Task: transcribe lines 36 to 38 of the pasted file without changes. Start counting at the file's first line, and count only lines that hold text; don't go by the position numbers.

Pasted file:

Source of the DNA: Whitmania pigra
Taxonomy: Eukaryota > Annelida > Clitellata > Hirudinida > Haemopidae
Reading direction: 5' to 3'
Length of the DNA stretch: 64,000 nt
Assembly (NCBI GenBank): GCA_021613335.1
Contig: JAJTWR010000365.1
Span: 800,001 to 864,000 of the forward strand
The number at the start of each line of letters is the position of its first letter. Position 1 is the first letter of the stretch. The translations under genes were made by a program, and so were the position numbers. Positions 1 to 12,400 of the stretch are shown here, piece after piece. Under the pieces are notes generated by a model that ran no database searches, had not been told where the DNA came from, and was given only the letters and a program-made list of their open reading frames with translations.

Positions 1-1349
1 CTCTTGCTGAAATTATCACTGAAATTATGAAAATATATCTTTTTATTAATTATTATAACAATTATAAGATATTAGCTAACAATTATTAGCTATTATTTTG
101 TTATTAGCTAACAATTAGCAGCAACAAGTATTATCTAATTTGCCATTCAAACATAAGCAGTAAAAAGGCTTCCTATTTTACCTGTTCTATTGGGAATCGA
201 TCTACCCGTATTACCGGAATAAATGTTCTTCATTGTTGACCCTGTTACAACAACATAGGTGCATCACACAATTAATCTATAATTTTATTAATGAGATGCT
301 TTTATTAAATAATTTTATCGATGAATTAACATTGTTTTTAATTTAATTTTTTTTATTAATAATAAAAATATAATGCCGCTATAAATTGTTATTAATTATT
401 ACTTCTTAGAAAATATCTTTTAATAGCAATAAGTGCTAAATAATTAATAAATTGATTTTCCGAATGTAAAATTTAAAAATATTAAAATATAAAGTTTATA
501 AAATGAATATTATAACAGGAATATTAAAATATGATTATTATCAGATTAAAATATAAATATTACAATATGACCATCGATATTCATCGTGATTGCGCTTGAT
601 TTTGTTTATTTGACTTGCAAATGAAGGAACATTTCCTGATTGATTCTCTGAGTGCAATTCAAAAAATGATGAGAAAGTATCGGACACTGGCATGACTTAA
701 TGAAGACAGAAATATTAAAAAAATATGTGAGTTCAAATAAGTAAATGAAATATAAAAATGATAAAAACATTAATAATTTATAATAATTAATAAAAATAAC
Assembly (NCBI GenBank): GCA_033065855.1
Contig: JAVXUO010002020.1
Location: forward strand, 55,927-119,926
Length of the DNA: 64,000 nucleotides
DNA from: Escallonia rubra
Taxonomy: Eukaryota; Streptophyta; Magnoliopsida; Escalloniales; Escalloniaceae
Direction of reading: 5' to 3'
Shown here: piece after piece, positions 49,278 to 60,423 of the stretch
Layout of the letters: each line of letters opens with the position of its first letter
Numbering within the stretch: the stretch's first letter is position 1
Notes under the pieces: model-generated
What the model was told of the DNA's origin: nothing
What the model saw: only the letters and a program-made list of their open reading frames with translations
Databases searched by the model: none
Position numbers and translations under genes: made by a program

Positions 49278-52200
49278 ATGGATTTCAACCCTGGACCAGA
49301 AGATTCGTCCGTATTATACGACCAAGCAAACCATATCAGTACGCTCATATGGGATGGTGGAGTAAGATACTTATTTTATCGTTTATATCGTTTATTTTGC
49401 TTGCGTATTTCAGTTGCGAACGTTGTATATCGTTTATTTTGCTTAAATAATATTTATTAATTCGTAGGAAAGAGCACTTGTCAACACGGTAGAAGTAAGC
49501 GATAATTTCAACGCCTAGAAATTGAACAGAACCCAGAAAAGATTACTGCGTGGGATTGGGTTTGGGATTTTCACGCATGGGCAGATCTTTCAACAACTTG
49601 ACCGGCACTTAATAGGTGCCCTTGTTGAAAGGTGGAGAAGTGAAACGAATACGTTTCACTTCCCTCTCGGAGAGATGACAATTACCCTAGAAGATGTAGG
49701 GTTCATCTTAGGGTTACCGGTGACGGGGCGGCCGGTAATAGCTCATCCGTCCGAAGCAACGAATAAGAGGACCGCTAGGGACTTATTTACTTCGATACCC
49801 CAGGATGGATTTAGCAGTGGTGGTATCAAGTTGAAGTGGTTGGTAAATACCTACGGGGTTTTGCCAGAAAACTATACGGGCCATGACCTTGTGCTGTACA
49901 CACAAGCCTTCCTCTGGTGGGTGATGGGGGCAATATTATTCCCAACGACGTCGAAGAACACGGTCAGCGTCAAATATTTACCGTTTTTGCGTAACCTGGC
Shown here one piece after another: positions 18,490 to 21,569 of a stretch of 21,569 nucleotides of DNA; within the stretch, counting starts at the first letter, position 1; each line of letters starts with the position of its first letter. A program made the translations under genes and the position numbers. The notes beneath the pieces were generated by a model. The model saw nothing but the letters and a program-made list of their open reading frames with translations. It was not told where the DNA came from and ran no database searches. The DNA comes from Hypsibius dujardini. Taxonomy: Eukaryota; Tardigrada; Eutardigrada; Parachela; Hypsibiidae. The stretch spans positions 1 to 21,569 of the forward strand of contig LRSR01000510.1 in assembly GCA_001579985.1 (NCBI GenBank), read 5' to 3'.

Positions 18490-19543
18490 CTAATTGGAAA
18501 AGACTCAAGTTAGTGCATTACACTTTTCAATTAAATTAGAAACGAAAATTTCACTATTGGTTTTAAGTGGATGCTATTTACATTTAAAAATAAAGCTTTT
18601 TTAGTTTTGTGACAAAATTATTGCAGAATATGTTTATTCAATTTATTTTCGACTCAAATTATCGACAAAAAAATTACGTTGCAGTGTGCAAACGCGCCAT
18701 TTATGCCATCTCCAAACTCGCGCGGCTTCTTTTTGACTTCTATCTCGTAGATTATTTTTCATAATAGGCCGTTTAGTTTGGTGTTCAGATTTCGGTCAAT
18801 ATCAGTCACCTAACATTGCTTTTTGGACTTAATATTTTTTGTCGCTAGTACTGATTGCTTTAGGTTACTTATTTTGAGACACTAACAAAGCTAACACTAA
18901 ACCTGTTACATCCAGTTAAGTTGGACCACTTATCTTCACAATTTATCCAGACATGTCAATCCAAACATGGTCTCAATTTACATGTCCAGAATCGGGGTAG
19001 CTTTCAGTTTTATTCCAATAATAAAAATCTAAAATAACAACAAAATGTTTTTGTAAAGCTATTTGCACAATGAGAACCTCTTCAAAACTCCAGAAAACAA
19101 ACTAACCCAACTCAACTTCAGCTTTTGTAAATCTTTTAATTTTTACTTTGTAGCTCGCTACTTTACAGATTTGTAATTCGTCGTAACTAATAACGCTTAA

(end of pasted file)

49401 TTGCGTATTTCAGTTGCGAACGTTGTATATCGTTTATTTTGCTTAAATAATATTTATTAATTCGTAGGAAAGAGCACTTGTCAACACGGTAGAAGTAAGC
49501 GATAATTTCAACGCCTAGAAATTGAACAGAACCCAGAAAAGATTACTGCGTGGGATTGGGTTTGGGATTTTCACGCATGGGCAGATCTTTCAACAACTTG
49601 ACCGGCACTTAATAGGTGCCCTTGTTGAAAGGTGGAGAAGTGAAACGAATACGTTTCACTTCCCTCTCGGAGAGATGACAATTACCCTAGAAGATGTAGG